Museum of the Rockies Living History Farm, Bozeman, Montana

Museum of the Rockies Living History Farm

Mr. TWS and I really were impressed with Bozeman during our short stay. The words on the Victory Taco truck in our top photo sum up the range of nearby activities (such as hiking in the beautiful mountains or valley, biking, skiing, fishing, and river rafting) as well as the spirit of the town that I find very alluring. There are also nearby dude ranches, and West Yellowstone, Montana (at the entrance to Yellowstone National Park) is only 90 miles away. Bozeman would be a good place to stay to enjoy these activities, whether for a few days as part of a southwestern Montana driving trip, or longer as a sole destination, combining many of the nearby activities. But even if you’re just passing through, take some time to get a taste of the town.

Mountain scenery on the road from Bozeman to Butte, Montana

Leaving Bozeman for Butte

So long, Bozeman. Now it’s on to Butte!

Disclosure: Our stay in Bozeman was hosted by the Montana Office of Tourism and Yellowstone Country Montana, but our opinions and perspectives are totally our own — as always.

  22 Responses to “Tasting Montana, One Town at a Time: Bozeman”

  1. Love this fresh look at Montana. I’ve not been to Bozeman, but now I want to go. I am especially taken with imagination of the folks at The Lark, and the focus on art, food and wine. Well done, Bozeman!

    • Definitely worth a visit and one that is much longer than mine. As you can tell from the post, we were quite taken with the town.

  2. Montana, yes. Bozeman, yes. Food, art, beauty – these are all winning combinations and yes when i think of Montana, I do think bison, cowboys, and vast landscapes. Now it has got even better

  3. I love Bozeman, Montana. This is a great place for horseback riding, fly fishing and nature lovers!

    • It sure it. We didn’t go horseback riding near Bozeman, but we did have a great trail ride on this trip in Superior, Montana. Check out our post. — Saddle Up!

  4. Bozeman looks very cool and quirky, something I wouldn’t expect from this region but I would definitely visit if I tour the area for all its amazing landscape.

    • It was a surprise for us, too. A very pleasant one. As much as I love dusty old cowboy towns, I like towns like this that have made some big changes while maintaining the distinctive character of their past.

  5. Montana is all kinds of beautiful – we loved our visit to the Big Sky country. I think it may be time to return for a 2nd look.

  6. Bozeman ticks off all the boxes. I have a friend who has fallen hard for this area of the country and I can see why after your post. What a beautiful spot to explore the outdoors!

  7. We absolutely fell in love with Bozeman when we visited a few years ago. Looks like you did too. Thanks for the great post and reminder of good times.

  8. Woah! The Bozeman culinary scene sure surprised me. For the short time you were there you did an excellent job covering the food scene. I’d love to try the tacos at Victory Taco and the eggs benedict done two ways at The Nova Cafe. Guess we need to plan a trip to Montana! Great post.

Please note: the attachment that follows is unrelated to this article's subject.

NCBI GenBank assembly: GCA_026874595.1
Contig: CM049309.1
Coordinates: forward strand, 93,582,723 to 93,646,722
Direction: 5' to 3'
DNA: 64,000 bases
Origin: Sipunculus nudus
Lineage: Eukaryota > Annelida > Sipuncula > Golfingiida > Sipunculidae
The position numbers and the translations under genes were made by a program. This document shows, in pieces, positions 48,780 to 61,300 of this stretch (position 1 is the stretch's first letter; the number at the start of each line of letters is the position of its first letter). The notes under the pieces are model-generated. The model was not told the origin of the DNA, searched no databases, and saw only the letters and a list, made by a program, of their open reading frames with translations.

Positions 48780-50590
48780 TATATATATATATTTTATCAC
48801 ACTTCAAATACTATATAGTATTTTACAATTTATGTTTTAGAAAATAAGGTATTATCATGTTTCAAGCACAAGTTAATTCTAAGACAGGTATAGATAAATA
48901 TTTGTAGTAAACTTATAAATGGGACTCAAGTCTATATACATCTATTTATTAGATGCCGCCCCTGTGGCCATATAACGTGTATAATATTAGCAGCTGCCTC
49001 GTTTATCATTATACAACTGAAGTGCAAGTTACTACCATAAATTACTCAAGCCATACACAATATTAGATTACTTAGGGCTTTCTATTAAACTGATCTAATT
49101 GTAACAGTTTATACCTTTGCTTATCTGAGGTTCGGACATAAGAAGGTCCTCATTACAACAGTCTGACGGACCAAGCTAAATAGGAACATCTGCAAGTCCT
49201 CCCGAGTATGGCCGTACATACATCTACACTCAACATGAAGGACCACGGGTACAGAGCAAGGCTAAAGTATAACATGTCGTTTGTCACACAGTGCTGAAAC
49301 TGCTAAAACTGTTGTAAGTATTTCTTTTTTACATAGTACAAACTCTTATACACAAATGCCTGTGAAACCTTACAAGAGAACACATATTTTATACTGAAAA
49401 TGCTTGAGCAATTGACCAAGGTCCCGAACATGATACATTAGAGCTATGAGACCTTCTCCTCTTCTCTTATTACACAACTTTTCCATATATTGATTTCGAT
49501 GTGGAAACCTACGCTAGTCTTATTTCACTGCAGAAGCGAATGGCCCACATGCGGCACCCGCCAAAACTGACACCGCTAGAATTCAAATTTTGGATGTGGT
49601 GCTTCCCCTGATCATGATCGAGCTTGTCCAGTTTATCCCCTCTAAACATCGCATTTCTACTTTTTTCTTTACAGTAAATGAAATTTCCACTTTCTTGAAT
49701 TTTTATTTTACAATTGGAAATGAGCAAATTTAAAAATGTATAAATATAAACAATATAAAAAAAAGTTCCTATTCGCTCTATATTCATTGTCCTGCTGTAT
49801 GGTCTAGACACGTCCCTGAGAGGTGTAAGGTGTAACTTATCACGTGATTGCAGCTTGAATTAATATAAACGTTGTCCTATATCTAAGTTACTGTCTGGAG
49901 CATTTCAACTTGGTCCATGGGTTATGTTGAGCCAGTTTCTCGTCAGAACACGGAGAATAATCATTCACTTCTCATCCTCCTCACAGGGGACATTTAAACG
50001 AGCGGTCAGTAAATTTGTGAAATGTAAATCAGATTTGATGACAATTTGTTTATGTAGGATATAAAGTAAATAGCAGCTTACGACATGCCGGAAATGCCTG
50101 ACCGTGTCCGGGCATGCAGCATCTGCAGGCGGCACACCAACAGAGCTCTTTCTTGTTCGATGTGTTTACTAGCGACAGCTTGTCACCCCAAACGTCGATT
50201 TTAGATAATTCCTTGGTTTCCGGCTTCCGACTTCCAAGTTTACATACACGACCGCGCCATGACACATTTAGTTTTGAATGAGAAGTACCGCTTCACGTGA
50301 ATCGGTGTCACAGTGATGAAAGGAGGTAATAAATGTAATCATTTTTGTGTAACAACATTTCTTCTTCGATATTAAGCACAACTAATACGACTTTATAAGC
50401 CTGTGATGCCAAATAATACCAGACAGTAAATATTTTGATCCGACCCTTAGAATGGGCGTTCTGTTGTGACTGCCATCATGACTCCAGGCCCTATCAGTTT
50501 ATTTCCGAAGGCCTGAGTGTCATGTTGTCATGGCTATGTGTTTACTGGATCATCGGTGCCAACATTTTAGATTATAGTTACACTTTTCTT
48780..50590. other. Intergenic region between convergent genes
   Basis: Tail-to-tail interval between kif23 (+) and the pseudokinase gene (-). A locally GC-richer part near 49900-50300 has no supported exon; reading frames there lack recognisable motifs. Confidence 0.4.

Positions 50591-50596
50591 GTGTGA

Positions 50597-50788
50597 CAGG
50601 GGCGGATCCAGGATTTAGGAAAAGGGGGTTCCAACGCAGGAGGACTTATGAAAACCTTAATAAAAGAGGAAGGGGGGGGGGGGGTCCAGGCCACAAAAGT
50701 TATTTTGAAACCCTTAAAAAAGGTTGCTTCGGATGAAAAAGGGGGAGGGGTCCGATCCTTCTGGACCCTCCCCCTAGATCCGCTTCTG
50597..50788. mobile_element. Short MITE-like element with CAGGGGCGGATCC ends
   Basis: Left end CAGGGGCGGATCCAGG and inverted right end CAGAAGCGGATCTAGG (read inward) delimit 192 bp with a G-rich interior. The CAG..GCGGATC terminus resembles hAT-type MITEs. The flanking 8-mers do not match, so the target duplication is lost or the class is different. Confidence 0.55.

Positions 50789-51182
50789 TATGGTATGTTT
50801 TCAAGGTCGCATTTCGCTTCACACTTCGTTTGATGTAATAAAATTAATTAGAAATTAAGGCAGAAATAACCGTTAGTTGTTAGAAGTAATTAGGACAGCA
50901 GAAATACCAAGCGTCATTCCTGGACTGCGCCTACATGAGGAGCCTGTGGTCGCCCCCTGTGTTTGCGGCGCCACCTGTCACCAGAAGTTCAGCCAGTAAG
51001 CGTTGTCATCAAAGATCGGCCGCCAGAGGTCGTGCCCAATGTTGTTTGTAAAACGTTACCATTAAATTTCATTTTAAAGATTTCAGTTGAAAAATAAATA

• Our hosts had been telling us about the culinary scene, so we were expecting that (although we were even more impressed than we thought we’d be), but we didn’t expect the prevalence of art in the community. Great combo- food, art and natural beauty!

  9. For a real culinary treat, visit Saffron Table on West Main. The south Asian food is absolutely delicious, beautifully prepared and plated. It is served by a professional staff who take pride in introducing patrons to this cuisine. There’s a reason why it was voted “Best of Bozeman-2015.”

    • Thanks for the tip, Carole! I’ll definitely keep it in mind. The hubby and I are serious about making plans to visit again.

  10. Great article about Bozeman. I have been there once 2 years ago and I didn’t enjoy the way you did. I need to go back again. Nice work Catherine.

    • Definitely give it a another try. As I mentioned in the post, I’ve been in that area before, but just passing through. Happy we got to spend time there now.

  11. That all looks so good but I’m rather glad I can’t smell them as well as see them as i;d be even more hungry than I am right now. And that last shot is lovely! What a view 🙂

    • With all the great food and activities we enjoyed in Montana, it was always a treat to see the awesome scenery of that state.

  12. Bozeman and Montana are both amazing places in America … I need to go back soon!

  13. […] trip, check out our previous posts, “Saddle Up: Horseback Riding in Montana” and “Tasting Montana, One Town at a Time: Bozeman” and stay tuned. Please follow us on Instagram, […]

  14. […] kicking off our southwestern Montana culinary road trip in Bozeman, we headed northwest to continue discovering more of the area’s traditional and innovative […]

 Leave a Reply

You may use these HTML tags and attributes: <a href="" title=""> <abbr title=""> <acronym title=""> <b> <blockquote cite=""> <cite> <code> <del datetime=""> <em> <i> <q cite=""> <s> <strike> <strong>

(required)

(required)

CommentLuv badge